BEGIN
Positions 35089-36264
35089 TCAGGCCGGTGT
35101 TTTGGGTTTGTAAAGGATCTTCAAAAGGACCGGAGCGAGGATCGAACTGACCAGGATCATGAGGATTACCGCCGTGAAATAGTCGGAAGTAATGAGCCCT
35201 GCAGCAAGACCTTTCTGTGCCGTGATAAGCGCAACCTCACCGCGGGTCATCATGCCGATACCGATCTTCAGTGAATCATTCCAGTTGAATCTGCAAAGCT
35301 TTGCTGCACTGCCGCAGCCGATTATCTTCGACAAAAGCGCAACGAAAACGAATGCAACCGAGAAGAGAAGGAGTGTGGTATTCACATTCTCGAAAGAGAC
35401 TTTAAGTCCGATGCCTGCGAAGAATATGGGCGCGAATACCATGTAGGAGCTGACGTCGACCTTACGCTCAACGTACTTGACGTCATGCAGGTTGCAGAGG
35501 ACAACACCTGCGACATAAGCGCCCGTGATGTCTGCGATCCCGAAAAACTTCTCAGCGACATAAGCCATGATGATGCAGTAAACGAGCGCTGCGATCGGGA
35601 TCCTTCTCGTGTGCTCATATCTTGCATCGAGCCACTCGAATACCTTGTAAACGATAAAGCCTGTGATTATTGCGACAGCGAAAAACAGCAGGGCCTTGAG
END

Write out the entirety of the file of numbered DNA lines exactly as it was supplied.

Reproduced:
Positions 35089-36264
35089 TCAGGCCGGTGT
35101 TTTGGGTTTGTAAAGGATCTTCAAAAGGACCGGAGCGAGGATCGAACTGACCAGGATCATGAGGATTACCGCCGTGAAATAGTCGGAAGTAATGAGCCCT
35201 GCAGCAAGACCTTTCTGTGCCGTGATAAGCGCAACCTCACCGCGGGTCATCATGCCGATACCGATCTTCAGTGAATCATTCCAGTTGAATCTGCAAAGCT
35301 TTGCTGCACTGCCGCAGCCGATTATCTTCGACAAAAGCGCAACGAAAACGAATGCAACCGAGAAGAGAAGGAGTGTGGTATTCACATTCTCGAAAGAGAC
35401 TTTAAGTCCGATGCCTGCGAAGAATATGGGCGCGAATACCATGTAGGAGCTGACGTCGACCTTACGCTCAACGTACTTGACGTCATGCAGGTTGCAGAGG
35501 ACAACACCTGCGACATAAGCGCCCGTGATGTCTGCGATCCCGAAAAACTTCTCAGCGACATAAGCCATGATGATGCAGTAAACGAGCGCTGCGATCGGGA
35601 TCCTTCTCGTGTGCTCATATCTTGCATCGAGCCACTCGAATACCTTGTAAACGATAAAGCCTGTGATTATTGCGACAGCGAAAAACAGCAGGGCCTTGAG